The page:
Scripture reading – Micah 6; Micah 7

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This is the first of two Bible studies from today’s Scripture reading.

 Micah 6

Micah’s ministry spanned the reigns of three kings of Judah (Micah 1:1-2). His prophecies pronounced the failings of Israel (the northern ten tribes) and Judah (the southern kingdom) and announced the judgments of the LORD that soon fell on both nations.

As one of several prophets in his day (his contemporaries were Hosea, Amos, and Isaiah), Micah’s ministry served as a clarion call to Israel and Judah to repent of their wickedness. He warned that should they continue in their sinful ways, Israel would be destroyed, and the people would be taken away. With the clouds of God’s judgment forming on the horizon, Micah made his final plea to the people in chapters 6 and 7.

A Final Appeal Before Judgment (Micah 6:1-2)

Returning to a scene of judgment that was reminiscent of a courtroom, Micah summoned the mountains and hills: “Hear ye now what the Lord saith; Arise” (i.e., stand up, Micah 6:1). The prophet summoned “the mountains” and “the hills” to serve as witnesses to the LORD’s “controversy” with Israel (Micah 6:2).

God’s Compassionate Love and Providential Care of Israel (Micah 6:3-5)

God’s Compassionate Love and Providential Care of Israel (Micah 6:3-5)

With Micah serving as His voice, the LORD proposed in a series of questions His case against His chosen people. He rehearsed how He providentially cared for them, but they had rejected Him as their God (Micah 6:3-7). The LORD redeemed them from Egyptian slavery and sent “Moses, Aaron, and Miriam” to go before them (Micah 6:4). He had turned the curses of Israel’s adversaries (6:5) and brought the nation through the wilderness and into the Promised Land (Micah 6:5).


What Does the LORD Require? (Micah 6:6-7)

Micah 6:6-7 reminds us of the prophet Samuel’s controversy with King Saul when he rebuked the king and asked, “Hath the Lord as great delight in burnt offerings and sacrifices, As in obeying the voice of the Lord?” (1 Samuel 15:22a), Micah appealed to the people and asked:

“Wherewith shall I come before the Lord, And bow myself before the high God? Shall I come before him with burnt offerings, With calves of a year old? 7Will the Lord be pleased with thousands of rams, Or with ten thousands of rivers of oil? Shall I give my firstborn for my transgression, The fruit of my body for the sin of my soul?” (Micah 6:6–7).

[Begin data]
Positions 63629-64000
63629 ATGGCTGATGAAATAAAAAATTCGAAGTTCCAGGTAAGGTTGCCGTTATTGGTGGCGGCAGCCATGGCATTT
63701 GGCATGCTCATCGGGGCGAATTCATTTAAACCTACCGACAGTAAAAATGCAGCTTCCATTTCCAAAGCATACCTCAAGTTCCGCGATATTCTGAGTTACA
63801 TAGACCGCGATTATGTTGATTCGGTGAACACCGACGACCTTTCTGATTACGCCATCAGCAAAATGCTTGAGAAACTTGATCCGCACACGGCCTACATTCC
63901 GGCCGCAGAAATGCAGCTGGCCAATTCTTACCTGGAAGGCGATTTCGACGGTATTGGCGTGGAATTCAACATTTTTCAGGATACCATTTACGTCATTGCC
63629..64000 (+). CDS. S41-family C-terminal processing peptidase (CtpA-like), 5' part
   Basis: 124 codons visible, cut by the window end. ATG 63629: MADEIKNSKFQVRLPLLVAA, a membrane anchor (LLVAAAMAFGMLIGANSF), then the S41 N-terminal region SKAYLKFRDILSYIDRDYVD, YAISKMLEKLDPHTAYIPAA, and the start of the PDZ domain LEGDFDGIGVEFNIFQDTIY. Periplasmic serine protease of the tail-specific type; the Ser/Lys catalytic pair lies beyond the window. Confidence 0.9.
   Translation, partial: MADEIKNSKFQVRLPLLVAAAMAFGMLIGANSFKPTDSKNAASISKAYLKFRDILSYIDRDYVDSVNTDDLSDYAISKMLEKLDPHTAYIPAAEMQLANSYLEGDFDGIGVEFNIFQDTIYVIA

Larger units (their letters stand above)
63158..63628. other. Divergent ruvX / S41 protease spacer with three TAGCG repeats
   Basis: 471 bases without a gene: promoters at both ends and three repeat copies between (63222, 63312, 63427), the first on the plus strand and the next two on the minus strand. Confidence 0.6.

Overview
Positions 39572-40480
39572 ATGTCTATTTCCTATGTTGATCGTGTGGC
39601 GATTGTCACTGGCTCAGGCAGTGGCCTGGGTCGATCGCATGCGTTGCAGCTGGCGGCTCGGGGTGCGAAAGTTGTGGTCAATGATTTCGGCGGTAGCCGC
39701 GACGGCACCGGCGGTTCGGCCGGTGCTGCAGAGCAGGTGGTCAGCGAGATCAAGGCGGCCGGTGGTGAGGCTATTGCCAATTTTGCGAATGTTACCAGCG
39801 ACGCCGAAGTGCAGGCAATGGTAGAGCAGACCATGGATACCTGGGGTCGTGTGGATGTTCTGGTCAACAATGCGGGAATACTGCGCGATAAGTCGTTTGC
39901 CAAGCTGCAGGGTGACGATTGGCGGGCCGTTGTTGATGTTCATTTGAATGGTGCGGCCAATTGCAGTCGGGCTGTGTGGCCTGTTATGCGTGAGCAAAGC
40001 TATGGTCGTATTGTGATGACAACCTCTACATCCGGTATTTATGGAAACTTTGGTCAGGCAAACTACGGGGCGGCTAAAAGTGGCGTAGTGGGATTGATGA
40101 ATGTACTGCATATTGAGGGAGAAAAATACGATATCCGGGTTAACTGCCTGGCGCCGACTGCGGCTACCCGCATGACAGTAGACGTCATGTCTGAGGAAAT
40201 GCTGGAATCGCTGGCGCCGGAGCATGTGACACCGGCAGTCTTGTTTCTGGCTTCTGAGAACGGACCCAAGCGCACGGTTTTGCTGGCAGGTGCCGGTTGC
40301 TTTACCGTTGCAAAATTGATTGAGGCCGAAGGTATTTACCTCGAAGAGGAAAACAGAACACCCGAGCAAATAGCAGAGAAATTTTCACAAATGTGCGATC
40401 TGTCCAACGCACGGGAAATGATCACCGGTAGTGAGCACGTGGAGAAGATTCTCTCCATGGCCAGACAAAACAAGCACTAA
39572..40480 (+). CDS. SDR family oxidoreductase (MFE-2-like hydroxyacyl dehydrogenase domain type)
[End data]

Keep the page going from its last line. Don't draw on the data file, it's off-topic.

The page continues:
God’s Requirements (Micah 6:8; Deuteronomy 10:12-13)

Micah declared the LORD had revealed to His people “what is good” and what He requires. Three things the LORD required: “To do justly [righteous judgment according to His Law], and to love mercy [loving compassion], and to walk humbly [i.e., obediently; confessing our sins] with thy God?” (Micah 6:8)

Israel Had Failed the LORD (Micah 6:9-12)

The LORD sent prophets who warned Jerusalem that the “rod” of God’s judgment was sure (Micah 6:9). What was that rod? The prophet Isaiah revealed it was Israel’s adversary: “O Assyrian, the rod of mine anger…I will send him against an hypocritical nation” (Isaiah 10:5-6).

Instead of repenting, the leaders of Israel continued in their sins. They enriched themselves, for there were “treasures of wickedness in the house of the wicked” (Micah 6:10). The merchants deceived the people in the marketplaces with “wicked balances” (i.e., weights, Micah 6:10-11). Micah assailed the “rich men” who enriched themselves by violence and accused the people of lies and deceitfulness (Micah 6:12).

Signs of God’s Judgment Against a Rebellious People (Micah 6:13-16)

Signs of God’s Judgment Against a Rebellious People (Micah 6:13-16)

The first sign of God’s judgment was not the assault of the Assyrian army but was a sickness and plague that began among the people. The LORD declared through His prophet, “I make thee sick in smiting thee, In making thee desolate because of thy sins” (Micah 6:13).

Micah 6:14 seemed to describe some form of dysentery, for the people would “eat, but not be satisfied” (Micah 6:14). They hoarded, yet their enemies took away their stored goods (Micah 6:14). They sowed their fields, but another people reaped that which had been sown (Micah 6:15).


Summary of Micah 6

Micah prophesied that Babylon (Micah 4:10) would invade Judah and leave Jerusalem desolate (Micah 6:16). The prophet Isaiah foretold that Assyria would be Israel’s adversary (Isaiah 10:5-6). Micah summed up God’s judgment of that nation’s sins (identified as “all the works of the house of Ahab”) and declared: “I should make thee a desolation, And the inhabitants thereof an hissing: Therefore ye shall bear the reproach of my people” (Micah 6:16).

Israel would bear the disgrace of the people’s wickedness.

*A second Bible study will consider Micah 7.

Copyright © 2023 – Travis D. Smith 

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